What’s your sports strategy for managing possible Coronavirus social distancing measures?


Western Australian Premier Mark McGowan suggested this week that the Coronavirus could be spreading in Australia by April or May and may peak in August based on preliminary modelling. What’s your sport’s strategy then for grassroots clubs impacted by the social distancing measures that may follow?  

In working through our options in terms of how we can contribute to tackling this emerging health crisis we’ve decided one of the few things we can do is double-down on what was already a priority for 2020. Mapping and monitoring as much of the clubland social media landscape as we possibly can. From this, we’re planning on building a picture of shifting sentiment within local sports communities about the virus and the impact any social distancing measures may have, if they eventuate. Do you want your sport to be a part of our listening-post? Get in touch at info@shunt.com.au

How is Coronavirus going to play-out?

No one knows. A recent ABC report on early modelling results is a good place to start from a planning perspective.


The Australian Government’s Department of Health warns that there are currently no treatments for the virus although medical care can treat most of the symptoms. That’s not to say there won’t be effective treatments in the future – we’re just not there yet.


According to the experts this is at least a year away, possibly 18 months, more realistically two years or more.

Herd Immunity

‘Herd Immunity’ is where a critical mass is achieved within the community of those who are immune to Covid-19 that it limits its spread. This term is often used to describe the effect that vaccines have within a community and why those who choose not to get immunised can put everyone at risk.

What’s the impact on sport?

So far, precautionary social distancing measures are only impacting some major events that have the potential to attract large crowds. At the time of writing there were concerns over the Australian F1 Grand Prix in Melbourne, the AFL has relocated its annual game in China and there are ongoing fears that the Tokyo Olympics may also have to be cancelled or postponed.

What about clubland? Several scenarios spring to mind…..

There are likely to be further disruptions to major sporting events, leagues and championships in the coming weeks and months with cancellations, postponements and empty stadiums on the cards. All of which will be costly and disruptive to the sport in question.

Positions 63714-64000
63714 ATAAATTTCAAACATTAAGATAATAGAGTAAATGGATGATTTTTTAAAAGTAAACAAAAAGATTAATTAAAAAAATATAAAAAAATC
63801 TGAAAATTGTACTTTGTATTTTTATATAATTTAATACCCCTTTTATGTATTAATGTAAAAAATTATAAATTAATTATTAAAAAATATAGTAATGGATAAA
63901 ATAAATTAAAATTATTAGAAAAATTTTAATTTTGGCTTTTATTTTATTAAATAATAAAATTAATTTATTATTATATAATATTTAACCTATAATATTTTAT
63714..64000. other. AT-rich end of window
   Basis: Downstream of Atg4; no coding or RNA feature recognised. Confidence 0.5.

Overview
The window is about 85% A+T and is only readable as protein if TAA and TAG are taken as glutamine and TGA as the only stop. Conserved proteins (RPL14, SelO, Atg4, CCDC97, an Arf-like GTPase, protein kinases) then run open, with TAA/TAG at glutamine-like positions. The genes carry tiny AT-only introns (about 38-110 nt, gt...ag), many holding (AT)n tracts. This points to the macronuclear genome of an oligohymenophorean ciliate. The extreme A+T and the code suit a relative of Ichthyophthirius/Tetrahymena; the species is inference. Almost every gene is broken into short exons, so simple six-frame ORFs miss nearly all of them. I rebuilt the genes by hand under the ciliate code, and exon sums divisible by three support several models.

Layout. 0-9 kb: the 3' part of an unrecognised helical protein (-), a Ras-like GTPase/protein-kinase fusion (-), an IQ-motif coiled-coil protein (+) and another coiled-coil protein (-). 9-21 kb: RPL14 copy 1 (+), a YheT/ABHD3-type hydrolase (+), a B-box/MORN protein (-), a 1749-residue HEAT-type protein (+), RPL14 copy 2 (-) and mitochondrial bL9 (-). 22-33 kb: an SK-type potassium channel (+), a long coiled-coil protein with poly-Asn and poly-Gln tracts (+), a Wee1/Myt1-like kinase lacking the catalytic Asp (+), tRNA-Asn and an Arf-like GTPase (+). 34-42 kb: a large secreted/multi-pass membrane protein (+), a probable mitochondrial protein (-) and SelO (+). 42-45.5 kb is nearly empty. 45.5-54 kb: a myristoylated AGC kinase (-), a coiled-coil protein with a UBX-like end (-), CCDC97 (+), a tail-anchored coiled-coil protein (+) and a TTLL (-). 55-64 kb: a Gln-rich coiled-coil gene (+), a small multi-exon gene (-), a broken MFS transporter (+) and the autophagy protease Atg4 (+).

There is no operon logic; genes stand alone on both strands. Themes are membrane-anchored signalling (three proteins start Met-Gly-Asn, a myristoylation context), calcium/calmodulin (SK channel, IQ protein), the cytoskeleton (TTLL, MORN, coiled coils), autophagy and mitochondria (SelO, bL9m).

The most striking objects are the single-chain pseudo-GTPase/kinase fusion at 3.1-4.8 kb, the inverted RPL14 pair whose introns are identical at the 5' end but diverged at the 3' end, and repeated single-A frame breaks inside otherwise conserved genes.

What is equally concerning is how the potential spread of Covid-19 within the community will impact grassroots participation.

1. Sport cancellation must follow school closures

300 Million children worldwide at the time of writing are currently missing school due to the Coronavirus. The logical extension of this is that any club sporting activity within the immediate area of an outbreak must also cease as well.

So what happens if and when school and day-care closures reach Australia? How does sport react?

What crisis management plans need to be in place to help club officials, volunteers and parents work through this?

2. Winter’s almost upon us

Winter is typically the time when we get the sniffles, a cough or sneeze.

For sports officials, volunteers, players and parents how are they going to be able to tell whether they are in close proximity to someone with the common cold or Coronavirus at a sports ground?

3. Local sports ground harbours Coronavirus

It is surely only a matter of time before the source of a Coronavirus infection is traced back to a local playing field. Then what?

What are we doing about it?

As you may have gathered from the tone of this post I’m increasingly concerned with how this situation is unfolding. It’s my sincere hope that I’ve gotten every scenario outlined above completely wrong and I go down as just another Doomsday Prepper with a compulsion for hoarding toilet paper!

What can’t be denied though is that as an industry we’ve never faced anything like this before. We need to put our collective thinking caps on and come up with some plans that balance community concerns against the continued sustainability of participation sport – fast.

For our part, a core focus for Shunt through 2020 before Coronavirus reared its ugly head is a focus on mapping the clubland ecosystem as it relates to social media. This outbreak has galvanised us to double-down on putting as many ‘listening posts’ as we possibly can out into clubland in an effort to better understand community concerns so sports can make more informed decisions.

Having the right communications, in the right place at the right time might be a good starting point in enabling sports to better understand and react to what will be a fast-moving issue over the coming months, possibly even years.

Over to you.

Stu Williams, MD @ Shunt


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